When the power of the internet first became apparent, the obvious resort of government was simply to ban or block access to sources of information that political leadership found displeasing.
The Snowden revelations led to a healthy debate on how a democratic country, the United States, as well as some of its allies, carries out massive online surveillance. But repressive regimes have seized upon this to introduce more online repression that increasingly leads to detentions. In Bahrain, malicious links have been used to identify and arrest several anonymous Twitter users who were outspoken against the government. Kazakhstan adopted legislation similar to Russia’s in order to crack down on digital media carrying criticism of the authorities. In Bangladesh and in Singapore, government reprisals have focused on social media posts critical of political leaders. Iranian authorities have continued to hand down harsh punishments, sentencing some users to lengthy prison terms for their digital activities. The Syrian regime, in the midst of a civil war, had an army of hackers that infected 10,000 computers with malware.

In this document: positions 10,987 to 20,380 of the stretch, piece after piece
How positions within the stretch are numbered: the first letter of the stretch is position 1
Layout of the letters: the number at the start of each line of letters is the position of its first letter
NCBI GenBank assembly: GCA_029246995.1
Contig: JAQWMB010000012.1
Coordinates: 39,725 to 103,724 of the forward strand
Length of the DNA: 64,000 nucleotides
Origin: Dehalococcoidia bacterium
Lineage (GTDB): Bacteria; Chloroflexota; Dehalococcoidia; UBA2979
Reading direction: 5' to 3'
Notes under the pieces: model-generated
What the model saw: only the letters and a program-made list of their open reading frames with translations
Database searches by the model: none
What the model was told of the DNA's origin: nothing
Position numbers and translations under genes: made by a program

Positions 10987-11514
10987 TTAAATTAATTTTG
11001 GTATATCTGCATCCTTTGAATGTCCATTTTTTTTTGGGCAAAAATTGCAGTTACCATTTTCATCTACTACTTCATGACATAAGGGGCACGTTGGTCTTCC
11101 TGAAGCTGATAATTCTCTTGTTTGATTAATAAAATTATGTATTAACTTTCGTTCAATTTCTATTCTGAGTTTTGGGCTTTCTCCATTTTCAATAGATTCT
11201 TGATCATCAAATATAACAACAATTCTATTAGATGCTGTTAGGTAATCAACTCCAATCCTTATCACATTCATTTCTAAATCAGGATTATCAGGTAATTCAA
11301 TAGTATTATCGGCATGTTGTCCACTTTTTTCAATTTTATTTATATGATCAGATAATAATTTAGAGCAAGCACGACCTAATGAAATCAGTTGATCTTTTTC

The freedom of speech is not only threatened in suppressing regimes but as well on the internet.